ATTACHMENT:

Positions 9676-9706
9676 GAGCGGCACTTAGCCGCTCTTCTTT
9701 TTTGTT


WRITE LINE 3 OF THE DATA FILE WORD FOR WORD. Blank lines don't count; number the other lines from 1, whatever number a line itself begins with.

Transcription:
9701 TTTGTT